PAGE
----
“You said it,” agreed Jim. “Get all the facts and you get all the luck. But just the same, I have a hunch that if you would come to the races with me I’d make money.”

“How silly,” I submitted.

“Put it this way,” said Jim. “You’re sort of simple. You see things that most other people don’t see, just because you are simple. You could come to a race-track where there are fifteen thousand people and, because you are the only one that never looked at a race-horse before, you could see that race-horse the way nobody else could see it. We would be looking at its legs. You would be looking at the expression in its eyes or something.”

“Offhand,” I admitted, “I would suggest you could tell a lot more about a race-horse by looking at the expression in its eyes than by looking at its form in a chart.”

“There you are,” cried Jim. “It is that instinct you have that I want to work for me. Just come to the races once. Come this afternoon.”

“I would rather go this morning.” I pointed out, casting an eye out the window at a very bright and cheerful day, “if it is to look over the horses you want my particular gifts.”

“There’s an idea,” confessed Jim.

So after a little business of confusing the editors with a few imaginary phone calls and busy dashing out into the corridor and back, which is the way Jim and I create the impression there is a big story about to break and we have it exclusively, we slipped out the back door and into the parking lot and in no time at all, through a shining morning. we arrived out at the race-track. If I were ever to become interested in racetracks it would be only in the middle of the mornings. There is something so old-world, so Kentucky, so lazy and roostery crowing, so stable boys sleeping in the sun about a race-track in the middle of the morning that I wonder anybody can be bothered crowding into the enclosures in the afternoon just to watch a pack of skins go panting around the ring.

“Now There’s a Horse”

“Jim,” I said, as we started to stroll down the first aisle of stables, “do they mind us walking in here?”

“We’re newspapermen,” pointed out Jim.

We nodded smilingly and wisely to little groups of stable boys sitting and lying about, looking up at us from under the peaks of caps. We paused and watched men binding horses’ legs, brushing, petting. We stood and gazed at the splendid beasts, brown and lean and with that curious quality of specialness that you feel in actresses and beauties and all people who do something very extra particular. To me, at least, there is no feeling of communion with a race-horse, such as I can feel with a common horse. It is like looking at a china horse or a picture of a horse. They have developed rice-horses so fine and far they have pushed them almost over the distant edge of plain, hearty, common life.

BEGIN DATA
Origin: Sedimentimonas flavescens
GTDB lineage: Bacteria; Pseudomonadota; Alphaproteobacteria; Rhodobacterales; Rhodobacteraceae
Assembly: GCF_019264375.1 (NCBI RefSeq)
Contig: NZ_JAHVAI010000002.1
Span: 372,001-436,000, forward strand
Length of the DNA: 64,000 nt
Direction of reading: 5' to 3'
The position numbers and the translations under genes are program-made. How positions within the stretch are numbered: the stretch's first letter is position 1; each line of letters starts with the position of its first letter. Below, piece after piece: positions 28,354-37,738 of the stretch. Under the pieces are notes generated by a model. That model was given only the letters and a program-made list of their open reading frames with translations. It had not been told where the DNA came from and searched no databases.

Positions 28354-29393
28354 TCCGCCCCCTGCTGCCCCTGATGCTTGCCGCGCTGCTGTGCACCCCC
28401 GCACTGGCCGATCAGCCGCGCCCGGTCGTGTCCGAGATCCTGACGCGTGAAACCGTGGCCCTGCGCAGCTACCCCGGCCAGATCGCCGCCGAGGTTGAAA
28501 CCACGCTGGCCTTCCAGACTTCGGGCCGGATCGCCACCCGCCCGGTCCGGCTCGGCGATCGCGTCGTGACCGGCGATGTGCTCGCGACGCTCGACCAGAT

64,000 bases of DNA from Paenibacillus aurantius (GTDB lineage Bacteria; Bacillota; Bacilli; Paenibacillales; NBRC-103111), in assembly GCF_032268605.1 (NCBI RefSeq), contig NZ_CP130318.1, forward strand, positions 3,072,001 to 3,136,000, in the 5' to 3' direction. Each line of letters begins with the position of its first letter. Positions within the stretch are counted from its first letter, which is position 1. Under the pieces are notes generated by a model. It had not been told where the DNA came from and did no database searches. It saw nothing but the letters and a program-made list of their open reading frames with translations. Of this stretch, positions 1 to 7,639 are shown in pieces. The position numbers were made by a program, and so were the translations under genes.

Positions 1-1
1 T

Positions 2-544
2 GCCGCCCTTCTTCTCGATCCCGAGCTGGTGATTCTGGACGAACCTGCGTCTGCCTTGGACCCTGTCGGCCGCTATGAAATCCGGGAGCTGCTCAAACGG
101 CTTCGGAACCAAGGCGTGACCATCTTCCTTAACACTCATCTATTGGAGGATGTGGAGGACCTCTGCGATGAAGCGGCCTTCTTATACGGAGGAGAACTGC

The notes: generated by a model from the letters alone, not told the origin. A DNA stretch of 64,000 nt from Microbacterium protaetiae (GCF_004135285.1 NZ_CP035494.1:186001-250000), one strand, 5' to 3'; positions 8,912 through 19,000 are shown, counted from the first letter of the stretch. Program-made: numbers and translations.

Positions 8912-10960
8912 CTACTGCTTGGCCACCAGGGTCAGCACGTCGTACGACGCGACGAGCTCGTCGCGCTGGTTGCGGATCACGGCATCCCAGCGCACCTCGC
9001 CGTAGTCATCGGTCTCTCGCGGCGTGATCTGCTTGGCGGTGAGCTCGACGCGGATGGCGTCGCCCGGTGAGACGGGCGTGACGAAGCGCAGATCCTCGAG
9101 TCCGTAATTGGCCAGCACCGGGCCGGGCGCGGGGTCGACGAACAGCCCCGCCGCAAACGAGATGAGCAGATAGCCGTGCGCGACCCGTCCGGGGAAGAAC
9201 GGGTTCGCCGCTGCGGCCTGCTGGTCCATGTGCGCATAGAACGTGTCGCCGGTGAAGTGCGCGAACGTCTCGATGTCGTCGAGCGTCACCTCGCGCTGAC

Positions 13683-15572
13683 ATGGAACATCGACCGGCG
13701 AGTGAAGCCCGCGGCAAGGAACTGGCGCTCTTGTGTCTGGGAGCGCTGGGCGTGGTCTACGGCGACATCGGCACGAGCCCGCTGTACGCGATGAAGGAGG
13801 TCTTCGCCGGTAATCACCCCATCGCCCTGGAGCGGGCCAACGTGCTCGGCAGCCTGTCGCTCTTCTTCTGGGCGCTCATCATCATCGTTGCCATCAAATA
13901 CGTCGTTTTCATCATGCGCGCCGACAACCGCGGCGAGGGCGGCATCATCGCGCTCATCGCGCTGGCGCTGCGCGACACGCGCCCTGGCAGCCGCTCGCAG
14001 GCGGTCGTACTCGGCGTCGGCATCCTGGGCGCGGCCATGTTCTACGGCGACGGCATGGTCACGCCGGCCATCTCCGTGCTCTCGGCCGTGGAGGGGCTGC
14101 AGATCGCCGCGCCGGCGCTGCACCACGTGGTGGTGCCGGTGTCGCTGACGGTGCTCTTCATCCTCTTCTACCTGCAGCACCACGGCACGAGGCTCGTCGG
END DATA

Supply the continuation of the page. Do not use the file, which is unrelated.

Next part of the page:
“What a beauty,” breathed Jim, as we came to a stall where a horse looked with wild bright eye out of the upper half-door. “Did you ever see such spirit?”

“Yes,” I said, “in a maiden lady rowing a boat in a gale of wind. I wouldn’t bet five cents on that horse. It has the jitters. Any horse that can look like that on a lazy morning like this is in need of a couple of months at a sanatorium.”

“All race-horses are like that,” explained Jim. “They wouldn’t be race-horses unless they had spirit.”

“In that case,” I informed him, “the highest form of track athletics ought to be the St. Vitus dance.”

Down near the end of the second aisle of stables we came to a deserted set of stalls where one horse stood looking sleepily out.

“Ah, now there’s a horse,” I said, “There is a happy horse.”

It twitched one eyelid at us. It wobbled its upper lip.

“A healthy horse,” I declared, “A horse without a care in the world.”

Jim stepped up and spoke tenderly to it and caressed its silky nose.

“Hello, baby,” said Jim, running his hand up the horse’s flat face bone and slapping its neck.

The horse opened one eye and looked sleepily at Jim.

“If this horse is running to-day, Jim,” I said, “bet him.”

The horse, with a heavy sigh, woke up and lifted its head and tenderly nibbled Jim’s arm. Its eyes were dark and gentle. Its expression was benign. It stretched out its neck and rested its long chin on Jim’s shoulder.